Colorectal cancer (CRC) is the second most prevalent cancer in the Netherlands, with 15,000 new cases per year and 5000 colorectal cancer related deaths. The Dutch National Colorectal Cancer screening program began in 2014 and is expected to save 1400 lives per year in the short term through early diagnosis and treatment of cancer. In the last few years two new highly promising innovative approaches have become available for minimally invasive en bloc resection of large nonpedunculated rectal lesions. One is a new surgical technique called transanal minimally invasive surgery (TAMIS) and the other is a new endoscopic technique called endoscopic submucosal dissection (ESD). Although both techniques are standard of care in the Netherlands, a direct randomised comparison between TAMIS and ESD is lacking. Therefore, the choice for either of both therapies remains operator-dependent instead of evidence-based.
De Triassic study is to compare TAMIS with ESD with regard to:
Cumulative recurrence rate at follow-up rectoscopy after 6 and 12 months, either as visible residual disease confirmed at histology as neoplastic after removal or, if no visible residual disease is present, from biopsies of the scar.
• En bloc resection rate, defined as macroscopic removal of the lesion in a single piece.
• Radical (R0-) resection rate at histology for benign lesions
• Radical (R0-) resection rate at histology for invasive lesions.
• Perceived burden and quality of life among patients
• Cost effectiveness at 12 months
• The need for additional trans abdominal surgery
• Complication rate
• To compare the long-term recurrence rate at follow-up rectoscopy at 12 months either as visible and subsequently resected recurrent/residual disease or, if not present, from biopsies of the scar.
• Non-pedunculated polyp >2cm in the rectum where the bulk of the lesion is below 15cm from the anal verge found at colonoscopy
• ≥18 years old
• Written informed consent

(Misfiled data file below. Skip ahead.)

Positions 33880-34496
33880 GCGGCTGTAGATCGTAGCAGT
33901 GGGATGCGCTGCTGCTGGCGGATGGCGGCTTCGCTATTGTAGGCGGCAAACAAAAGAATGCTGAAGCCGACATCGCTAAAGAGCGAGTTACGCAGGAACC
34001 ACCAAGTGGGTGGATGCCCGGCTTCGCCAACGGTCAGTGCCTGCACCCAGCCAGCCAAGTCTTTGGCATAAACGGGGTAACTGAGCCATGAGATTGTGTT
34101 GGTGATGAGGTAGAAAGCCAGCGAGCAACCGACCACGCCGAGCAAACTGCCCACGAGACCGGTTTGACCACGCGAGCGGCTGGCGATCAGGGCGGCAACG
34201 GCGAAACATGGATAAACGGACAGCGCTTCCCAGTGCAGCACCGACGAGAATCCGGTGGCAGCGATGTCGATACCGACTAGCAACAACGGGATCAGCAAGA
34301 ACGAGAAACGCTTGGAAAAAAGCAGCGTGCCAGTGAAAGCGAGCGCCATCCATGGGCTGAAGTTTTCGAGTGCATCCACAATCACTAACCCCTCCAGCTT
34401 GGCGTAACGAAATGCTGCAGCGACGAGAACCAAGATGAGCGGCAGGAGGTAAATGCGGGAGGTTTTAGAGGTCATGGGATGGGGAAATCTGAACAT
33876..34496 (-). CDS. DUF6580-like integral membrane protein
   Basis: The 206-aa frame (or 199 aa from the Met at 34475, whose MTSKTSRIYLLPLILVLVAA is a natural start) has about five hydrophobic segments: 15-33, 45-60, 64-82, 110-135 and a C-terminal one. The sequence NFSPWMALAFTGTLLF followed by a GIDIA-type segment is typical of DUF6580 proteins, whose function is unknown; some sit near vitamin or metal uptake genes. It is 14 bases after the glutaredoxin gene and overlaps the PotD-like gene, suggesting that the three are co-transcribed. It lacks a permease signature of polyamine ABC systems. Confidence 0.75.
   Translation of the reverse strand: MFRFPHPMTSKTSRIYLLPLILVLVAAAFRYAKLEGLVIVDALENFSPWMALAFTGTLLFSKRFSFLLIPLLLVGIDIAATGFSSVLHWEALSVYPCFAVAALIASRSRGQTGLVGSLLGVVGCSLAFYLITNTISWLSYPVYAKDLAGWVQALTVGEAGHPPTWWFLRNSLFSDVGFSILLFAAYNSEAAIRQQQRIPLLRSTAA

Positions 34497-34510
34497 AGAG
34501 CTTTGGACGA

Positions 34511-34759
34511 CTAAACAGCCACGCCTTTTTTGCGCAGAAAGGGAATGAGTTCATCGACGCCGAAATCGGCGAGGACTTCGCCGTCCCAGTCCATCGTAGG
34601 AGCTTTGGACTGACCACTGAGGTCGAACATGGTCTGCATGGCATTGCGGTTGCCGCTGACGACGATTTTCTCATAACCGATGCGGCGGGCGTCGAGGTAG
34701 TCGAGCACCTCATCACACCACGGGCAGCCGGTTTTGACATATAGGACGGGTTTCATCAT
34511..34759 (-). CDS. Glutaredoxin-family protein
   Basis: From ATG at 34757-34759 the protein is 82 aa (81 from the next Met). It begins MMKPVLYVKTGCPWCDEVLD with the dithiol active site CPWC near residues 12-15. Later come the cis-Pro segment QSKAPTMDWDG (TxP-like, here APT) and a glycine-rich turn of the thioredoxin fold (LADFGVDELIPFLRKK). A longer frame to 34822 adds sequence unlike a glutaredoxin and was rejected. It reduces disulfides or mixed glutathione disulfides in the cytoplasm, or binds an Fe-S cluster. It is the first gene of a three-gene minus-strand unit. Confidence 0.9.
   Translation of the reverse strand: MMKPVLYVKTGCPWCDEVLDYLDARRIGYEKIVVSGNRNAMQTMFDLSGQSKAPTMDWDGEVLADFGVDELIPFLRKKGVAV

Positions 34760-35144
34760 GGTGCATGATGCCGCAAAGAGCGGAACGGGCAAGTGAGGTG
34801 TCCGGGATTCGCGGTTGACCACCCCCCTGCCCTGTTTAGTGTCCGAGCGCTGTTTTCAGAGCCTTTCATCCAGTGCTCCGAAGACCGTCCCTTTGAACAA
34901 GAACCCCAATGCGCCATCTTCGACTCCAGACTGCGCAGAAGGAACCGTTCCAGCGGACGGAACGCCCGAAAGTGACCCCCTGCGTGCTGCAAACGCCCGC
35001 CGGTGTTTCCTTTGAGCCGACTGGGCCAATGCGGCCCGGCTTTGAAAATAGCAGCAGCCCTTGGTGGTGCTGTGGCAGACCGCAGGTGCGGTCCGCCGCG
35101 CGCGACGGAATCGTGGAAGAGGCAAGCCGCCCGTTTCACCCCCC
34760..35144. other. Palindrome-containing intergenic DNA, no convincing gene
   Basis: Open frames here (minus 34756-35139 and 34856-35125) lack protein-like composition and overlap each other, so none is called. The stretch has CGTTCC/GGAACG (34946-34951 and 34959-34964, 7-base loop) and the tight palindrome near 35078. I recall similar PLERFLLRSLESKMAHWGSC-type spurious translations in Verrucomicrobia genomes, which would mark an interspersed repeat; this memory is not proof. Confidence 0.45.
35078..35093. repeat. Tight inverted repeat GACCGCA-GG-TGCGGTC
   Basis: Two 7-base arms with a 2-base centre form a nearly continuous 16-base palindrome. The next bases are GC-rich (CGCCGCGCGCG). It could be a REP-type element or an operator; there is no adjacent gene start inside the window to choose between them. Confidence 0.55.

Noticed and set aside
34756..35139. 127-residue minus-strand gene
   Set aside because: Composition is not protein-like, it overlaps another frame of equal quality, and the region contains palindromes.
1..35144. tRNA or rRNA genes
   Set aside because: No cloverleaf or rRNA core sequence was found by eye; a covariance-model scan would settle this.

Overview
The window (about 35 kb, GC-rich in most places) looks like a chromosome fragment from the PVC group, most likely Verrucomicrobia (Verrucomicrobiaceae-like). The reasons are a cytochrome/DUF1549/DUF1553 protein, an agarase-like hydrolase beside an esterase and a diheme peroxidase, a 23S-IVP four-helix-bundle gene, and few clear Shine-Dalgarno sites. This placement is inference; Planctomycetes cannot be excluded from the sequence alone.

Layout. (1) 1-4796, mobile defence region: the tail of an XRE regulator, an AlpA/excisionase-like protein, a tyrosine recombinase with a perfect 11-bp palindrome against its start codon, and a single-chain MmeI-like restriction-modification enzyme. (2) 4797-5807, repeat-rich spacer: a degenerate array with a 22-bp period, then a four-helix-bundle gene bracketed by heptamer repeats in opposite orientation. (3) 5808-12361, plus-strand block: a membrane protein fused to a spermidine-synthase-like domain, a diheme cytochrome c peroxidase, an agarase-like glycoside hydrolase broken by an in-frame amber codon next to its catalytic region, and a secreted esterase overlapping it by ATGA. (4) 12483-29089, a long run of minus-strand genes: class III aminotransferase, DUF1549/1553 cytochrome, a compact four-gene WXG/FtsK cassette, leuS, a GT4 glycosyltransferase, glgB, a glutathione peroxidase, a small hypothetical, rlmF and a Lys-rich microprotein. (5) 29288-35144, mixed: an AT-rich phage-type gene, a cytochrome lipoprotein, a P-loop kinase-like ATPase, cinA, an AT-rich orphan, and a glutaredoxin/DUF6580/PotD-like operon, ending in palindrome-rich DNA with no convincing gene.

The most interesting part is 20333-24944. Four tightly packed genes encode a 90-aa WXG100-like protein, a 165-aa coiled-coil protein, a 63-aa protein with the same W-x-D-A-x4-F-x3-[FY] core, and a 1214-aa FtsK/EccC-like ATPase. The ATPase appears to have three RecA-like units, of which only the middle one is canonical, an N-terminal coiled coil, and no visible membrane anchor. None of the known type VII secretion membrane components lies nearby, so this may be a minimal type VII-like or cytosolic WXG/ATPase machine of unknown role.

• Features of advanced disease or deep-submucosal invasion at optical endoscopic evaluation.*
• Features of advanced disease on cross-sectional imaging.*
• Prior endoscopic resection attempt
• The risk exceeds the benefit of endoscopic treatment, such as patients with an extremely poor general condition or a very short life expectancy
* Where there is discordance in the results, the optical endoscopic evaluation will be given the most weight and the case discussed by an expert panel of four study participants
All patients must be receive follow-up by rectoscopy at 6 and 12 months after initial procedure
If recurrence is found at the 12-month colonoscopy this will be resected and further surveillance colonoscopie planned 6 months later (18 months after initial procedure)
• If there is no visible residual disease, please take 3 biopsies from the scar
• Note that there are forms to fill in after the follow-up rectoscopy in Castor
Questionnaires will be directly sent from the LUMC to patients at baseline, after 4 days and 4 weeks after ESD/TAMIS and after the follow-up rectoscopy at 6 and 12 months.
• Only endoscopists that have performed >25 ESD procedures are allowed to participate
• Only surgeons that have performed >25 TAMIS procedures are allowed to participate
• If there is no visible residual disease at follow-up, please take 3 biopsies from the scar
• The resected specimen needs to be correctly pinned out